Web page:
On the British side it seems that contrary to orders, Burgoyne's second in command, Major General William Phillips, Royal Artillery, broke the conditions of his parole by conspiring to effect the escape of the men. Likewise, General Sir Henry Clinton, commanding in New York, did all he could to encourage escape and did much to support the prisoners actions.

Jacket back flap blurb:

In this carefully researched book Richard Sampson is fair to both sides. He has concluded that the American army cannot be blamed for the conditions of incarceration under which the men were held. He is critical of the Americans only when thepoliticians in Congress broke the treaty, at the same time giving orders to their soldiers which were impossible for them to carry out, and which adversely impacted both the prisoners and the surrounding American population.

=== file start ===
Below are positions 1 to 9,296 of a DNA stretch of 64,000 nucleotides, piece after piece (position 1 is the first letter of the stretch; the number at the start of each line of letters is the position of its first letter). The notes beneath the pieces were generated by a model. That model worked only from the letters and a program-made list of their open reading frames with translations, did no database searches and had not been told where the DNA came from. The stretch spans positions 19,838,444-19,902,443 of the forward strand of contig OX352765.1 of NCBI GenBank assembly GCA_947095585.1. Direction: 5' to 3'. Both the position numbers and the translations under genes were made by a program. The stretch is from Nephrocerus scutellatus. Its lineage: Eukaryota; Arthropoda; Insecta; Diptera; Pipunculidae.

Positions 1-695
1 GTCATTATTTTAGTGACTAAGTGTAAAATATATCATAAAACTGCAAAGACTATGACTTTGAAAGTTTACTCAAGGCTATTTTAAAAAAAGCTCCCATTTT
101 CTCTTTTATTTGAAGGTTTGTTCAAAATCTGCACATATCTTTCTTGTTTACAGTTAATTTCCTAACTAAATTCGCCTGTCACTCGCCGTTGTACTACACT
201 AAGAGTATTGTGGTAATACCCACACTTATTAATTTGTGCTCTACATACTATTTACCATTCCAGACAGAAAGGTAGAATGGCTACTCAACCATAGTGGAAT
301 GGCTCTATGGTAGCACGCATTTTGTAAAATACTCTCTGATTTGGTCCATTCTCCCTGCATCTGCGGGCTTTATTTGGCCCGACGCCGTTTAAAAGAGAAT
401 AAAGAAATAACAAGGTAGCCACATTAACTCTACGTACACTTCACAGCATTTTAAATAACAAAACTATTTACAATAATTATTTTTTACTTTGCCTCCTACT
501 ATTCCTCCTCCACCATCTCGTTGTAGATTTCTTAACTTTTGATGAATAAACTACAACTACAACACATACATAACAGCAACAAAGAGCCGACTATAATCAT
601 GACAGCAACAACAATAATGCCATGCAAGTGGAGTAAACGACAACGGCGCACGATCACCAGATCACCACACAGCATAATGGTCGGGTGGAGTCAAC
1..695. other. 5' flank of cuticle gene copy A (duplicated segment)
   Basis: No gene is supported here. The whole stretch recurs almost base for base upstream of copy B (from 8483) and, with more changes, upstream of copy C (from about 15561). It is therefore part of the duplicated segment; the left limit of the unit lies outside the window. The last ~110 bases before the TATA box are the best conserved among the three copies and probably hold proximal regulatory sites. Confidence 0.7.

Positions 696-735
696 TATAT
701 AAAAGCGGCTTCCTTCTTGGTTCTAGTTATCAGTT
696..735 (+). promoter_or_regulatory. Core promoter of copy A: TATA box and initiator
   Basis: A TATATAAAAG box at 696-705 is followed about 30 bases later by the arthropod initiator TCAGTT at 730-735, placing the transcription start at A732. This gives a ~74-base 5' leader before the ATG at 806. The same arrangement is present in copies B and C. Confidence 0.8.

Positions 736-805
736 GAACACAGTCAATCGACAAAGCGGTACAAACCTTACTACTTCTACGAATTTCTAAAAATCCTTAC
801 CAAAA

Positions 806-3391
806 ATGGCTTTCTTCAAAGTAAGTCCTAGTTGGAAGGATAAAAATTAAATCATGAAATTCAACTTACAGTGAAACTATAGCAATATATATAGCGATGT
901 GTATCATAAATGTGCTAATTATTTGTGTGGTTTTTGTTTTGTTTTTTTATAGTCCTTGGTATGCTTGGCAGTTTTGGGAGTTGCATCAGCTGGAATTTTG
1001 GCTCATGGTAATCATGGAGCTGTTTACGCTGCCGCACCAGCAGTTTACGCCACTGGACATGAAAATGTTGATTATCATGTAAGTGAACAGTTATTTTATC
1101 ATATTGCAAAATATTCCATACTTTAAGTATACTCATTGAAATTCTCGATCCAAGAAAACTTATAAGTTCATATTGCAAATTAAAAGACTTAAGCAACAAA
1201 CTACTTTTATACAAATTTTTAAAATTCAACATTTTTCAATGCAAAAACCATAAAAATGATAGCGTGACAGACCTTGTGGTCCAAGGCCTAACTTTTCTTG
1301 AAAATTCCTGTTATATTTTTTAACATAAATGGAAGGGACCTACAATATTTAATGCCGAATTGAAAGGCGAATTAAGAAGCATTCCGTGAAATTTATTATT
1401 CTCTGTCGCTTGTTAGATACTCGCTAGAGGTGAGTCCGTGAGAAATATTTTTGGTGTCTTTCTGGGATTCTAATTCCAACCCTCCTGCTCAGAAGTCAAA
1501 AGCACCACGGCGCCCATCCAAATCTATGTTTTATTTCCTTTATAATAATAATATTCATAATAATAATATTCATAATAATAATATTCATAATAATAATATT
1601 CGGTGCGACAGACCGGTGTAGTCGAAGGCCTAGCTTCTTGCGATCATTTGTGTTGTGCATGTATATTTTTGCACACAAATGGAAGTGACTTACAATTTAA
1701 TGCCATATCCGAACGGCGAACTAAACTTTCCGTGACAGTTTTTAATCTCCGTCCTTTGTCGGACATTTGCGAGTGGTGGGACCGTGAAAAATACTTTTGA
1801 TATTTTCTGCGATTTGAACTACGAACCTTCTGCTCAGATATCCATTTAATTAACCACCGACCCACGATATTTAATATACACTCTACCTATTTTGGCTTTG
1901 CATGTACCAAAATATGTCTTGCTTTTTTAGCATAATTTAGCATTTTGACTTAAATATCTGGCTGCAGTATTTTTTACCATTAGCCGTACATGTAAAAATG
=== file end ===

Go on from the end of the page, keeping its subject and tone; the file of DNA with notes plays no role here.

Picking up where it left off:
There are not many books published about the 18th century British soldier, and even fewer describing their experiences in America. Richard Sampson's Escape in America fills one of the gaps in our knowledge of the 18th Century British prisoners of war.